from floor to ceiling. Image Credit: STÅLE ERIKSENA collection of images from the Danish Mews housing project, showcasing the entrance, a bedroom, staircase and hallway. In each example, the architect has sought to maximise lighting and the use of warm and natural materials across every aspect, from floor to ceiling. Image Credit: STÅLE ERIKSEN

Exploring sustainable options is a great way to find new creative flooring solutions. Not only is it good for the environment, but it will likely steer you away from the methods typically used. For example, we’ve seen a lot of interesting polished cork flooring solutions which we’d love to try in domestic settings. These can bring the warmth and sustainability of timber, but open up a whole array of colour options.

Our approach to design – always starting with the client’s story and lifestyle – tends to form an excellent basis for finding new materials and ways to use them. At our Storyteller’s House, for example, the slatted stair refers to the fire escape stairs which offer backdrops to some of film history’s most critical scenes.

Designers can also find new ways of deploying materials by challenging norms. For example, while we will always be looking for waterproof, slip-resistant surfaces in bathrooms, do we have to default to tiles? Are there other options we could choose?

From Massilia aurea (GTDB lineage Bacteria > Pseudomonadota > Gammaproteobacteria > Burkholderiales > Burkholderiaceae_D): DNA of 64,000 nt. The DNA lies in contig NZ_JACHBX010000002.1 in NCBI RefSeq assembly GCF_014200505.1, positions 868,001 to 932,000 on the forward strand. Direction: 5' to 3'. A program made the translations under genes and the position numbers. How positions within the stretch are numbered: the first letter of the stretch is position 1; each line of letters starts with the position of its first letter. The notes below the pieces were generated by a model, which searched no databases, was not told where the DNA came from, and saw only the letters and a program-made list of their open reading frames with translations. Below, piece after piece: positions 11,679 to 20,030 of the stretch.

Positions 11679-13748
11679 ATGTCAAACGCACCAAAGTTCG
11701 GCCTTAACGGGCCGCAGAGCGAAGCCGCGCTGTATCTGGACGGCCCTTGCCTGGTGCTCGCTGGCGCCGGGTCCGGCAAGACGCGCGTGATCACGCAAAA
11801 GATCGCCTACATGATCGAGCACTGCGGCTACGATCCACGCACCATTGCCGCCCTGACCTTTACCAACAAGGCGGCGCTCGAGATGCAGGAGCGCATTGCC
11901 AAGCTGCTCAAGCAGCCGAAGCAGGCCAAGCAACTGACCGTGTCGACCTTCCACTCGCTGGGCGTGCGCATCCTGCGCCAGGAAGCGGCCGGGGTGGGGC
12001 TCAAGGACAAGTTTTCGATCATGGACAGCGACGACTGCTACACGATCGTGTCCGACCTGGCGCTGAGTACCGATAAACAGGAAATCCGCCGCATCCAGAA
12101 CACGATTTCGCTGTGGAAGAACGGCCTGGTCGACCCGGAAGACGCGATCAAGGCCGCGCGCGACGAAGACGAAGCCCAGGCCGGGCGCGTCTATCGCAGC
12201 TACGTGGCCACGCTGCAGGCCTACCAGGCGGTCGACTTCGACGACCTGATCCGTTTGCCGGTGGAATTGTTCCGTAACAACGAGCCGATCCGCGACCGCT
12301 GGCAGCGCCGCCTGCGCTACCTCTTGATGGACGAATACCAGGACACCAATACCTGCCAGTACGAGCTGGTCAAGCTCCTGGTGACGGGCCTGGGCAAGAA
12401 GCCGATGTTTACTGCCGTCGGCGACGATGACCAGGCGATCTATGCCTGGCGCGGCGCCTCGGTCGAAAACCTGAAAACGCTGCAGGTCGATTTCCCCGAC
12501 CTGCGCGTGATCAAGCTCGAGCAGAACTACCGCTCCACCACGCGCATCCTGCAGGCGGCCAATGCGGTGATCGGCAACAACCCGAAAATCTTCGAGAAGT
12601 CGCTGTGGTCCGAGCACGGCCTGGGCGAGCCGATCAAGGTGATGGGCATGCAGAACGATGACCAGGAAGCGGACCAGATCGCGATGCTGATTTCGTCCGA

The central stair core at the Danish Mews House Project, designed to receive a lot of natural light. Image Credit: STÅLE ERIKSEN
The central stair core at the Danish Mews House Project, designed to receive a lot of natural light. Image Credit: STÅLE ERIKSEN

Have you been involved in any recent projects that have provided particular challenges or opportunities for trying new ideas for a flooring solution?

At our recent Danish Mews project, we wanted to make sure that despite the tightness of the footprint and prevailing constraints that the house received a lot of natural light. The central stair core is glazed and top-lit to help with this.

We wanted to bring the timber flooring through the entirety of the house, but there was a risk that in its solidity, a timber stair would block out the light. We designed instead an open stair with solid timber planks. This brings light deep into the first-floor level where the main living spaces fill the entire floor, giving a sense of expansive space.